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Wednesday, May 29, 2019

Don't Idealize the Seasons, Look Around You

It's been a long, strange winter in many places. The weather has morphed into a long, wet (and in some places, very destructive) spring which follows a rather destructive fall. It's what's happening outside my window. In my garden, which has been planted in fits and starts, plants *are* sprouting and growing, though observations of the bloom cycle of local woody plants is telling me the season is lagging. Normally I have lilacs in full bloom by traditional Memorial Day (nature does not recognize our need to be master of the calendar and lust for 3-day weekends). This year, they are only beginning to bud and the benchmark day arrives tomorrow. This is also the traditional time for "everyone to plant everything" and for me to set out the warm season plants and seeds. But I won't.

I won't wait long, mind you, just until the first of June, to let a predicted overnight low in the mid-40s pass. Things would probably be ok anyway, but as I notice the blooms lagging -- only by a week at most -- I am choosing a bit of a delay.

All of these thoughts bring to mind my frustration, and even anger, at the myriad of folks around me who seem to only listen to the advertisers to mark the seasons. Or perhaps refer to folk traditions from Gods alone know where, or when. Somehow, they seem to think, The Powers That Be have been commanded to adjust the weather programming when Memorial Day (now Memorial Day Weekend... which is even earlier) rolls by. Suddenly, *we* seem to expect warm temperatures, sunny days and mild nights, as if the Gods themselves were chomping at the bit to attend our weekend parties on our newly cut lawns, gathered around the grill and quaffing a brew. As if there was a Universal Digital Thermostat setting for *Summer* that kicked in from Maine to Arizona, around the end of May.
That's as silly as the focus on snow for the December holidays in lands where such weather never happens.  And bears no relationship to reality in many northern or mountain locations. And while I am ranting, have you ever walked into a "big box" store and frozen from the AC in the spring or been driven out by the heat in the fall? That's what happens when the climate in your location is out of sync with that at their main headquarters!

Summer, just to change up the season we are talking about here, begins *astronomically* on June 21. That marks not MIDsummer, regardless of the many traditional midsummer celebrations but the longest day of the year, which is more like the beginning of summer weather, which lags behind the day length.  The lag in temperature occurs because even though the minutes of daylight begin to decrease , the earth's surface and atmosphere continues to receive more energy than just what it receives from the sun.  Average temperatures continue to climb until the sun drops lower in the sky.  (reference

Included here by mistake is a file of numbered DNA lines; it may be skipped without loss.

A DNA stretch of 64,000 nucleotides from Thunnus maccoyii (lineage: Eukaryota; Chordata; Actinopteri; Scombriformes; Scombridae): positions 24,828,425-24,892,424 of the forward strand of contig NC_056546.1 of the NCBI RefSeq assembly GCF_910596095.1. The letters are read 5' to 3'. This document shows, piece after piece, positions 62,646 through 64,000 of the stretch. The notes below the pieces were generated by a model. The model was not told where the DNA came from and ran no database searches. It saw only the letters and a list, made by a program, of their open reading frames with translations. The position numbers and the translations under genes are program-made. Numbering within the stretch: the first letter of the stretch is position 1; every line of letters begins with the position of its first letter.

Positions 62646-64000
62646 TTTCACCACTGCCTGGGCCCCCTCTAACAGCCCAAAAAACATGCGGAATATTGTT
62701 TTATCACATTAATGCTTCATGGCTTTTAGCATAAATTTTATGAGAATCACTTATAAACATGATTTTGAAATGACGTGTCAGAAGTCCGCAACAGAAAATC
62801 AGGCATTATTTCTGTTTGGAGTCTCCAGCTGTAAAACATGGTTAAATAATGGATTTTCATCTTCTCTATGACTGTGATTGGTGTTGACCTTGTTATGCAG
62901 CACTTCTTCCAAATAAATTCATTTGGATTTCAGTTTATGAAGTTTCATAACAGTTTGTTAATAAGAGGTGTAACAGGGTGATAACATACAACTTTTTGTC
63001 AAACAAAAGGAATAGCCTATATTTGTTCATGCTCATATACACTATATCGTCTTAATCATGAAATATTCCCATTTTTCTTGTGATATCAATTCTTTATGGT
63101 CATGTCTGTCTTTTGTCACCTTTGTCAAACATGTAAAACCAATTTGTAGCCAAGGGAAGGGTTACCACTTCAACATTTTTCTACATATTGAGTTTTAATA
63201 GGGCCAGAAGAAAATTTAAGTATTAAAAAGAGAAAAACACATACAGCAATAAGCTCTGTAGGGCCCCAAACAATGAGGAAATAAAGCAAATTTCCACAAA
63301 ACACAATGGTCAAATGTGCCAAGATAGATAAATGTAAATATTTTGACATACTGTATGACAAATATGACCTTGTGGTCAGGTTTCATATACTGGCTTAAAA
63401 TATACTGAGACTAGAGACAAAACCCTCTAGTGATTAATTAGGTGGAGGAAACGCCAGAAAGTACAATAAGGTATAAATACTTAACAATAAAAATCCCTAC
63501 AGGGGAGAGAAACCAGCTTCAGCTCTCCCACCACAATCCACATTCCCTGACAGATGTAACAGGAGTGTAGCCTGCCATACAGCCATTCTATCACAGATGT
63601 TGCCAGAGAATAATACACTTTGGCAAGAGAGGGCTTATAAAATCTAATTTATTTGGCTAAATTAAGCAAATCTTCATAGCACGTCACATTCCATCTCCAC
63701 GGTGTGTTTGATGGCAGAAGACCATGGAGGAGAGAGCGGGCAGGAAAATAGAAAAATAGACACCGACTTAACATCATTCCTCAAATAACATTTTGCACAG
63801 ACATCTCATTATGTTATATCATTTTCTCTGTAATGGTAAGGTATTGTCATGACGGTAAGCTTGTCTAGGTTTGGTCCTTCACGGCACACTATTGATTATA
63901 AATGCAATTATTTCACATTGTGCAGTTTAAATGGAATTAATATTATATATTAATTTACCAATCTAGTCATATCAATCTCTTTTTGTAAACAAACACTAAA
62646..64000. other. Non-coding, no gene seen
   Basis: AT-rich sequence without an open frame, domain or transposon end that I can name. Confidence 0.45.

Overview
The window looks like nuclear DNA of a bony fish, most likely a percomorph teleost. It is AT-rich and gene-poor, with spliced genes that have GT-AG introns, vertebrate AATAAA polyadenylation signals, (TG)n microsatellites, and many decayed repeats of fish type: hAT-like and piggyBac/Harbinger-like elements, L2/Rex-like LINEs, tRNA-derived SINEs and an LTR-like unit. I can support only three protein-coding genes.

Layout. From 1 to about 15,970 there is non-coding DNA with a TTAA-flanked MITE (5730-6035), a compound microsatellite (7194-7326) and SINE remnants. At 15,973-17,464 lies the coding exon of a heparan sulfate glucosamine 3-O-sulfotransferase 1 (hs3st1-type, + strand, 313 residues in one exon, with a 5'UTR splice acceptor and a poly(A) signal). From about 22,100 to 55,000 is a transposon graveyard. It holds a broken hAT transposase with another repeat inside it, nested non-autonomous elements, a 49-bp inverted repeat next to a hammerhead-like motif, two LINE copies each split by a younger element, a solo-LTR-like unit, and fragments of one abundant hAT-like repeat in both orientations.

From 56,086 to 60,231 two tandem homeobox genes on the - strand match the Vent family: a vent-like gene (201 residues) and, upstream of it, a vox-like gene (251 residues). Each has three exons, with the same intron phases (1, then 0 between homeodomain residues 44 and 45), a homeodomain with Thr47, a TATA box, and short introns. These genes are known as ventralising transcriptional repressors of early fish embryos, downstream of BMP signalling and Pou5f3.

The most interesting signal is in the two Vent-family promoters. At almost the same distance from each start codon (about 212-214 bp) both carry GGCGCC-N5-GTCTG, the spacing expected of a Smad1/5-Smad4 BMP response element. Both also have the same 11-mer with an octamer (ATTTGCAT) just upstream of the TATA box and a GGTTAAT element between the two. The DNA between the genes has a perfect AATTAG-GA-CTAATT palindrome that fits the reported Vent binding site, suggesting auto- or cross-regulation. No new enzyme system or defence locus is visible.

Therefore, come September, while the advertisers have been pushing autumnal images for two months with their "back to school" promotions, and the last things we want to see in the stores are sweaters and heavy coats,  we think "autumn," regardless of the fact that the equinox which opens the door -- tipping the balance toward nights longer than the days -- does not happen until September 23. And again, this is only the beginning of the season as the lag we noted above continues year 'round.  In the words of the poet Ogden Nash: It's Never Too Late to be Uncomfortable, or September is Summer, Too.

And along with our cultural disconnect from the actual seasons, we also seem to value daily weather beyond even what they sang about in the musical Camelot.

I don't expect everyone to like the same kind of climate, but I do get tired of the expectation that I am *also* fixated on a desire for hot days of unremitting sunshine. I am not. In fact, while I know sunshine (or at least bright overcast, which is much prefer) is necessary, it does not seem that there is even close to as much respect for cool days, wind and especially rain. But think about it, folks... without rain, where would your water come from? (And if you say "the store" or "Poland Spring" all I can do is shake my head an offer a "bless your little heart.")

And I hear it now -- regarding the rain -- but there can be too much of a good thing! And yes, it's true... as the storms and flooding attest. But to the contrary, there are few comments in similar vein during prolonged warm-to-hot, dry periods. Even when water use restrictions come into play, the day to day weather comments do not decry the lack of moisture nearly as much as they currently cry for sunshine.

Listen to the world around you, people. Sit on the Earth, with your back up against a tree. Feel his or her thoughts. Run your hand along the grasses... stroke them as you would a cat or dog and learn to know them as well. Walk in the rain, and the wind, and the snow; they are as important to the other beings with whom we share this earth as the sunshine and bathing suit weather are to you.